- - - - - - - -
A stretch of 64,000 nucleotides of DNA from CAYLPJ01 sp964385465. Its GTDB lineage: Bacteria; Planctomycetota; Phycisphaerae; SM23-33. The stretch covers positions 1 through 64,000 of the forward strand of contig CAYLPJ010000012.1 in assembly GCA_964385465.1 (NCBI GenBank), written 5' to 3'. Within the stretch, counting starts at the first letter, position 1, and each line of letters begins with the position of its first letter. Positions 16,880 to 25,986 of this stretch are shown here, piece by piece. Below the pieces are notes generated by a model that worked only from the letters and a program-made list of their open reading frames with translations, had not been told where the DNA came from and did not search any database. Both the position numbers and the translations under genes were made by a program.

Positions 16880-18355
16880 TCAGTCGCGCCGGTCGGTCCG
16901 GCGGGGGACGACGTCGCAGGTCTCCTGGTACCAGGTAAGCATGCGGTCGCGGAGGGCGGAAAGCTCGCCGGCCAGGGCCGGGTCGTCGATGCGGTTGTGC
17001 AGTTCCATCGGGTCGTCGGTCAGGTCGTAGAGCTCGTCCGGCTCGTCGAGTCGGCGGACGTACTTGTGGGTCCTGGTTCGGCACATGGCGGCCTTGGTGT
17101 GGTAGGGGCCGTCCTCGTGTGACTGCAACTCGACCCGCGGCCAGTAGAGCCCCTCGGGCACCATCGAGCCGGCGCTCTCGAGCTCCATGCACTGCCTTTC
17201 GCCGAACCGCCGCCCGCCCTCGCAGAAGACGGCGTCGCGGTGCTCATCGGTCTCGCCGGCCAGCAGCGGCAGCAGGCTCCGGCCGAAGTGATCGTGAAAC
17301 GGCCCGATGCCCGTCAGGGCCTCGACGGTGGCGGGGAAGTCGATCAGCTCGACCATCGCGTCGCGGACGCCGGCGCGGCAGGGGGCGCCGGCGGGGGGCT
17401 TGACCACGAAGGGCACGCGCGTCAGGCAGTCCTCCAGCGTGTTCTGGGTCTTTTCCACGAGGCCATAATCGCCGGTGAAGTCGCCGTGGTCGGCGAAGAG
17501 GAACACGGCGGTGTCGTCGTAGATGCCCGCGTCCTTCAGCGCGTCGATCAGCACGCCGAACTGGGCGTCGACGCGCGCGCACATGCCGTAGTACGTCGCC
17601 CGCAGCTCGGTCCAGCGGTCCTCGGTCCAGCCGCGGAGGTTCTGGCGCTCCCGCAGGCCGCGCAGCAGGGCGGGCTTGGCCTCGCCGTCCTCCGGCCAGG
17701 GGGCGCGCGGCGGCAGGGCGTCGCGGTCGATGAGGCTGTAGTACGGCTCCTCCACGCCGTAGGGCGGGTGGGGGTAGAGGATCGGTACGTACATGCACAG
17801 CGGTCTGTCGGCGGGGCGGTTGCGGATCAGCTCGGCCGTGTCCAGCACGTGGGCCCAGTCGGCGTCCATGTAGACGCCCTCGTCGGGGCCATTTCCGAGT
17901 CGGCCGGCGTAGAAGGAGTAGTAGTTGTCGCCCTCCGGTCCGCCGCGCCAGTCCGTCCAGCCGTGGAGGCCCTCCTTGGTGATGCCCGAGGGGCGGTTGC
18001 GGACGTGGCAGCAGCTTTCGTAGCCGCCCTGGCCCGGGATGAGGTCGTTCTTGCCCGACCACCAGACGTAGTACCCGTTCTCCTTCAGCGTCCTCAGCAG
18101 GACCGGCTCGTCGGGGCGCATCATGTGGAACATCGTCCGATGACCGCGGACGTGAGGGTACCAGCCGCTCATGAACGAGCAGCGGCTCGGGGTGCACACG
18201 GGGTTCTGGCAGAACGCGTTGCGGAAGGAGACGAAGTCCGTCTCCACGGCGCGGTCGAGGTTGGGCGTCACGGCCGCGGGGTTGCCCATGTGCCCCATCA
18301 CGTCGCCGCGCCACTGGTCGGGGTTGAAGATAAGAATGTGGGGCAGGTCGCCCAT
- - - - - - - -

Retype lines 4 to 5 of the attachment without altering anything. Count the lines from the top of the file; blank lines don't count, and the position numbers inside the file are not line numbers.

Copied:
16901 GCGGGGGACGACGTCGCAGGTCTCCTGGTACCAGGTAAGCATGCGGTCGCGGAGGGCGGAAAGCTCGCCGGCCAGGGCCGGGTCGTCGATGCGGTTGTGC
17001 AGTTCCATCGGGTCGTCGGTCAGGTCGTAGAGCTCGTCCGGCTCGTCGAGTCGGCGGACGTACTTGTGGGTCCTGGTTCGGCACATGGCGGCCTTGGTGT